I think I must have been watching a different play- with the exception of Masha the acting was woeful. We left at the interval and a friend who stayed confirmed that we'd made the right move- apparently it got worse...
Until Sat Nov 3 2012
Time Out rating:
Time Out says
Posted: Fri Sep 14 2012
'You ain't going to Moscow, baby,' quips a minor character in auteur director Benedict Andrews's iconoclastic take on Chekhov's stuck-in-the-mud siblings. His retelling of the melancholic story of Olya, Masha and Irina – the trio of provinical spinsters who dream of escape to the big city – is so blunt that, by the end, it borders on Beckett. The Andrews's sisters end the play huddled on a mound of earth, utterly futureless.
They start as dilettante debutantes, bright-eyed and flushed with the invulnerable certainty of youth. 'My God,' says Masha to the 43-year-old Major Vershinin, 'you're so old.' Stuck out in the Russian countryside, they seize each day by grabbing the bottle; vodka-soaked parties end in raucous rounds of Nirvana's 'Smells Like Teen Spirit'.
But is everything changing, as William Houston's enigmatic Vershinin believes? Or is everyone destined to forever follow suit, generation on generation, as his fuddy-duddy junior, Tuzenbach, insists?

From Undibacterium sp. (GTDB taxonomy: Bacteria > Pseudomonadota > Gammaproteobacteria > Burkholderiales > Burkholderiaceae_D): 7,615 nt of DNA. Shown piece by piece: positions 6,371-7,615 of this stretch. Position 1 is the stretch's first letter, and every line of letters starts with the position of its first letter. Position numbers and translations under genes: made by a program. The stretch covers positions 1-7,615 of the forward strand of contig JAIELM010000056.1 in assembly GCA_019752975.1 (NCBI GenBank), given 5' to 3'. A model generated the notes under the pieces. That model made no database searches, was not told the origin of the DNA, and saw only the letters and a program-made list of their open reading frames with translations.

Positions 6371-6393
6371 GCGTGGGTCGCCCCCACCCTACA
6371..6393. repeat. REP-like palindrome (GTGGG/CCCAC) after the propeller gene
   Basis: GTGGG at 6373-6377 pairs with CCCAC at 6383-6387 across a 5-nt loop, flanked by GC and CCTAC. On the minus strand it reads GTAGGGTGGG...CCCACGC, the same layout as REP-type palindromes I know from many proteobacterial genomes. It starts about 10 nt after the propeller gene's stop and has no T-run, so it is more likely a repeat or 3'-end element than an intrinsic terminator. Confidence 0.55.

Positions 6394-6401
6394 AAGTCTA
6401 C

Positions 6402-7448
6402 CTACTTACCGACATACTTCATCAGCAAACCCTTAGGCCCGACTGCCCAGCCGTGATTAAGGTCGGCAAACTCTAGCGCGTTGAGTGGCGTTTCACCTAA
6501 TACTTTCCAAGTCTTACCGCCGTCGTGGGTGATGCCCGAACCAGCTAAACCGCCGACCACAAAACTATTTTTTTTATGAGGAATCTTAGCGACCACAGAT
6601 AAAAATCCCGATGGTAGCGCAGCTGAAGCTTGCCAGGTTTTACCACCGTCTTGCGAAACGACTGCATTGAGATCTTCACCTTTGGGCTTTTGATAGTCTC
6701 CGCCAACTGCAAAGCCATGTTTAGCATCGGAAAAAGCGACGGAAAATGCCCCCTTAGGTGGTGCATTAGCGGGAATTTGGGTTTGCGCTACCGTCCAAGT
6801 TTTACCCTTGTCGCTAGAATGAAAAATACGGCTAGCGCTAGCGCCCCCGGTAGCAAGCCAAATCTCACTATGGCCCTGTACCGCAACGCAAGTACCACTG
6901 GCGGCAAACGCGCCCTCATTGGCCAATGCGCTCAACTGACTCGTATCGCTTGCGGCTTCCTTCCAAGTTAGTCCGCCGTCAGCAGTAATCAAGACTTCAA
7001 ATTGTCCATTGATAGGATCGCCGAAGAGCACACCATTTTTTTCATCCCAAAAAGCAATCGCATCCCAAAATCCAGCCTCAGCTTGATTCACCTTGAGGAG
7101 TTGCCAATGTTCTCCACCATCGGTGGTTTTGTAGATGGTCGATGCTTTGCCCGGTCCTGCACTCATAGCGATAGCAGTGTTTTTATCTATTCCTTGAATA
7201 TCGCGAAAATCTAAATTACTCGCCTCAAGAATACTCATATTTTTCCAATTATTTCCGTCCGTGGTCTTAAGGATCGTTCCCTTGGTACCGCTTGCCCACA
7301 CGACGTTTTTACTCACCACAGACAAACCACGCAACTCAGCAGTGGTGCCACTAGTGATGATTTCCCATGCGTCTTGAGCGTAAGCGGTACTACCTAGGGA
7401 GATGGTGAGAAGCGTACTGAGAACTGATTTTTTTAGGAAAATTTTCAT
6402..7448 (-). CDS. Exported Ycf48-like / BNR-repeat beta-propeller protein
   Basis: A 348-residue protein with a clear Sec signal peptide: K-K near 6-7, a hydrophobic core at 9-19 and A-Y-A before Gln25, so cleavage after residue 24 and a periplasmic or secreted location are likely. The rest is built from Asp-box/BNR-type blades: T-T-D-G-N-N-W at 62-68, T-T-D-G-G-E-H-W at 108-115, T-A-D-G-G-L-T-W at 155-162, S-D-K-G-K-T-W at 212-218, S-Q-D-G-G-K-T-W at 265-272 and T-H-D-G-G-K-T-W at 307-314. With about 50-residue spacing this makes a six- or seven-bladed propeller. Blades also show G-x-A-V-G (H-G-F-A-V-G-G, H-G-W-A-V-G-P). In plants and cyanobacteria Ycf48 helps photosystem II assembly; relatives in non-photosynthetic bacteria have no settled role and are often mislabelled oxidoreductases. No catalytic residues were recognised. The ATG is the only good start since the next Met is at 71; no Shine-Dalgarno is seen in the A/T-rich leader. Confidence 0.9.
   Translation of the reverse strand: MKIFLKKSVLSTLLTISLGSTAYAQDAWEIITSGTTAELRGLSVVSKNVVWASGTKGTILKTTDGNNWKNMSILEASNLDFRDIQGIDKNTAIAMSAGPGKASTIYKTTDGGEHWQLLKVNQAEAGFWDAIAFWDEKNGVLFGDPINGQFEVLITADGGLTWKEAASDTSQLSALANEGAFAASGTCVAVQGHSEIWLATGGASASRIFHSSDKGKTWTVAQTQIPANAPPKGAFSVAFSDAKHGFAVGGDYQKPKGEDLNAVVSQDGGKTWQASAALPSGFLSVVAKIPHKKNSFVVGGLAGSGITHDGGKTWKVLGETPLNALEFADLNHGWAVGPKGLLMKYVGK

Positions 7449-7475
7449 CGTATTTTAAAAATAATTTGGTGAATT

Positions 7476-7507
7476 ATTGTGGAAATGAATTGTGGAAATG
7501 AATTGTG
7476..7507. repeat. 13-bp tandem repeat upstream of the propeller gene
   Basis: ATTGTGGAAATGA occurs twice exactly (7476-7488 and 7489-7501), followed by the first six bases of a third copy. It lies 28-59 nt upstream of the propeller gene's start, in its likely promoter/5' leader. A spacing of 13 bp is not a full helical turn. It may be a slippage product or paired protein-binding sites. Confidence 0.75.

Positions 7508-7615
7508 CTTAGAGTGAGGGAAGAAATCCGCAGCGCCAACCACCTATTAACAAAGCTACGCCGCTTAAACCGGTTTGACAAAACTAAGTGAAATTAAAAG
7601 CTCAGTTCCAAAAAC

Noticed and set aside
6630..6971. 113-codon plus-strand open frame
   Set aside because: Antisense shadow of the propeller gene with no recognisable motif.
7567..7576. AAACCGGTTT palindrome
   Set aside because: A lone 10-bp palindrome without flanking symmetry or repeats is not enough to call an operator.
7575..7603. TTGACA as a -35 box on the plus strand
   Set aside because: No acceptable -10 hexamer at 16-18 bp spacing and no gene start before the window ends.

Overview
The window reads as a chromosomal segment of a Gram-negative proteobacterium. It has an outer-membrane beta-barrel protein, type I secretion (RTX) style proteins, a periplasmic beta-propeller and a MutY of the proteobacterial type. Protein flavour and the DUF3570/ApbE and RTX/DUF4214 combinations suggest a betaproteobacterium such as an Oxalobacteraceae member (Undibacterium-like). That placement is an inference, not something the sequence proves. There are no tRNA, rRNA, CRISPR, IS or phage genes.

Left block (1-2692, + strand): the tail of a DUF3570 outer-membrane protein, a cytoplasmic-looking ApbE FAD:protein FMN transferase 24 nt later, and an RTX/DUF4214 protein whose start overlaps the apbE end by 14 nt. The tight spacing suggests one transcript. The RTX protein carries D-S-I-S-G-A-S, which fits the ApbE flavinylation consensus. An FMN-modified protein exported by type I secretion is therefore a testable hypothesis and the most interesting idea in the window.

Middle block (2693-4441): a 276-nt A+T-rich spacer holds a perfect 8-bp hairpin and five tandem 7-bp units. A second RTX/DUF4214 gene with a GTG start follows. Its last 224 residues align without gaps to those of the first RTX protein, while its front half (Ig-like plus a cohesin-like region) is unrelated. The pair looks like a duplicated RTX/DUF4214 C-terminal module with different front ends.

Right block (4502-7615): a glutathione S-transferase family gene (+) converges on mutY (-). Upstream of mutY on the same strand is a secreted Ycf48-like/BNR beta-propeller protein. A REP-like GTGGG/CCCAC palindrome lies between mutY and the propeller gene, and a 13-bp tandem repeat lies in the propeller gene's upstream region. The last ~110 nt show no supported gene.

Just as you think Andrews is damning a wholly Epicurean existence, however, he blasts everything apart for an apocalyptic second half. After a fire ravages the nearest town, the tables that form Johannes Schütz's stage are removed, one by one, from underneath the characters. Their world disintegrates – I read a metaphor for climate change – and the 'glorious' future, on which all their hopes are pinned, collapses entirely. Only nihilism and love remain.
Andrews, who directed 'Big and Small' with Cate Blanchett in April, habitually explodes classic texts. While his staging – simultaneously clinical and elemental – has the odd pat excess (animal masks are already tiresome), it's surprisingly unobtrusitve. The contrast is turned up, but Chekhov's play remains intact, its existential clout maxed out disturbingly.
It's further proof, too, of how deliciously Continental-style design/direction and good old British acting combine. In a super cast given licence to shine, Vanessa Kirby stands out as Masha, moving from diva to devastation, with Houston, Michael Feast (Chebutykin) and Danny Kirane (Andrey) also on top, top form.